pp. 12-13 p. 14

The one thing you can say about Popeye with any certainty is that it is a very peculiar movie. In fact, the only other movie I can think of that is remotely like it is Li‘l Abner and even there the similarities are on the surface. Like Popeye, Lil Abner brought grotesque comic strip characters to life on the screen in a musical format but Lil Abner was based on a stage show and the film was little more than a recording of that show with flat, painted backdrops and stylised sets. Popeye, on the other hand, is set very much in a real, threedimensional world and has been directed by someone whose name is synonymous with cinematic naturalism — Robert Altman.

All the usual Altman trademarks are present in Popeye: the overlapping dialogue overlaid with background sounds and fragments of half-heard conversations, and richly detailed background action in which the extras appear to be living separate lives of their own. At times I was strongly reminded of Altman's offbeat western McCabe and Mrs Miller, especially since the half-finished pioneer town in that movie and the ramshackle town of Sweethaven, where most of Popeye is set, are so similar (theres even a western-style house-of-ill-repute in Sweethaven, which has to be a first for a Disney film).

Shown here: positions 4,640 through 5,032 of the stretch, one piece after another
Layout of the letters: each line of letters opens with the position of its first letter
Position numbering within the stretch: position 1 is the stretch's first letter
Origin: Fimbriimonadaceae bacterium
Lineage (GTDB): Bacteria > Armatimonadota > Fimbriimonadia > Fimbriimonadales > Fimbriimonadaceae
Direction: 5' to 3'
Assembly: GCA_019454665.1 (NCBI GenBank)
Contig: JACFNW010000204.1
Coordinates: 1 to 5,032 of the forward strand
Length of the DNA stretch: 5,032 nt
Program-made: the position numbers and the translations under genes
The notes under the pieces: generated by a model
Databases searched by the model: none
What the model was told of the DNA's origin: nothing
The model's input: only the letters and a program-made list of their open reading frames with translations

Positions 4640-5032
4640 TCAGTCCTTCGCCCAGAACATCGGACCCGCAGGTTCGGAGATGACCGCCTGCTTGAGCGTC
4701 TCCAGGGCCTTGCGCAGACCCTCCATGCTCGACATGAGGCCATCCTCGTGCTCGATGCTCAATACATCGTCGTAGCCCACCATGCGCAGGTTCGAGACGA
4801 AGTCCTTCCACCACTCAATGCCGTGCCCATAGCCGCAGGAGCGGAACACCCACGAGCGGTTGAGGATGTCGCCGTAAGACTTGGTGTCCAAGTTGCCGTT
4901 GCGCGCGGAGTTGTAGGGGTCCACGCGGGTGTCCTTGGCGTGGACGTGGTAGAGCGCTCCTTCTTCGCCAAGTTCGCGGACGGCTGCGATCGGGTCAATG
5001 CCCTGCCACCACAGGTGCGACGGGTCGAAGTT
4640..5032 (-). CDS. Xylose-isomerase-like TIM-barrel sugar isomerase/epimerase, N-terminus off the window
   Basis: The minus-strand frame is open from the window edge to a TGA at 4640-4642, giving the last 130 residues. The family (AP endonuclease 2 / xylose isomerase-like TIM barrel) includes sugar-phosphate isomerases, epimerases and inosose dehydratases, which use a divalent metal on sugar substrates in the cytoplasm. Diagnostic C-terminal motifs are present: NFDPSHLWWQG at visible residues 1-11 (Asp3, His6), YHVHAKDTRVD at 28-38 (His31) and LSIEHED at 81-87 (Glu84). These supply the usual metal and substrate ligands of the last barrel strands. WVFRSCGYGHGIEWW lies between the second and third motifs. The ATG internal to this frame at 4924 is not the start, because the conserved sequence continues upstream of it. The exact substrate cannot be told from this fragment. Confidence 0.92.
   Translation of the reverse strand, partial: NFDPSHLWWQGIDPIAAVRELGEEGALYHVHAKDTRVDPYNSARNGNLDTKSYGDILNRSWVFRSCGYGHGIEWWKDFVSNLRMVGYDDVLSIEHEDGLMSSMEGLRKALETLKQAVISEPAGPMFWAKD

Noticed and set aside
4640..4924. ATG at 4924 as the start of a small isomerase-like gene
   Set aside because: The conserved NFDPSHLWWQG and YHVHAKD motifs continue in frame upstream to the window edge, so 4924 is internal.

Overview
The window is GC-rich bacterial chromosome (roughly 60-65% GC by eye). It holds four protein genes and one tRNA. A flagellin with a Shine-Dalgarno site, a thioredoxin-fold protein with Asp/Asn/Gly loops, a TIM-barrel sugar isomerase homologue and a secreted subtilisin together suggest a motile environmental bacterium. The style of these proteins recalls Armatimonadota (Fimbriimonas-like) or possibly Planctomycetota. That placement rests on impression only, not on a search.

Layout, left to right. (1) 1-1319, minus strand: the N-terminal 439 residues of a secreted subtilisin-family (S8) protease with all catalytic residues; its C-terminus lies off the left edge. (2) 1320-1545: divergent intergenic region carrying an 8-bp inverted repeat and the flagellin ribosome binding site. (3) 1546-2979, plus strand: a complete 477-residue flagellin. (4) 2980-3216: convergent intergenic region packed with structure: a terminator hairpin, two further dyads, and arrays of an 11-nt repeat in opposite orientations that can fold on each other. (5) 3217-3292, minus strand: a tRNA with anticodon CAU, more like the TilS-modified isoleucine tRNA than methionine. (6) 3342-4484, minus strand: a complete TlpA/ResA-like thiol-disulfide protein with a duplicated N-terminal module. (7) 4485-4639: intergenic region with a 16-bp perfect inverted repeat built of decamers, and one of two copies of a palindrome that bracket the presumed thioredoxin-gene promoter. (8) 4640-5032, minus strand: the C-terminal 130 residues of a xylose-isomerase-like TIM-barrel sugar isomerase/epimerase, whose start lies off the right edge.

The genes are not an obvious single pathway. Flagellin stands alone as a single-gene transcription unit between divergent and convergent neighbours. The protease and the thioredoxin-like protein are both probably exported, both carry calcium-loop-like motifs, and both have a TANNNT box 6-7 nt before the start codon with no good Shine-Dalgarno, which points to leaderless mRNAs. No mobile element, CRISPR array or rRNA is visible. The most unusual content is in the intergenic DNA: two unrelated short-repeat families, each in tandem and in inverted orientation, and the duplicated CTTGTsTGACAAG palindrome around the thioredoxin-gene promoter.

Now it has been said, with some justification, that Altman's idiosyncratic approach is the wrong one for a movie like Popeye and that a more straightforward directing style should have been more suitable but I disagree. I think its the clash between Altmans naturalism and the unreal subject matter that makes Popeye so interesting and unusual (its as if the backgrounds in a Bugs Bunny cartoon had been drawn by Hogarth).

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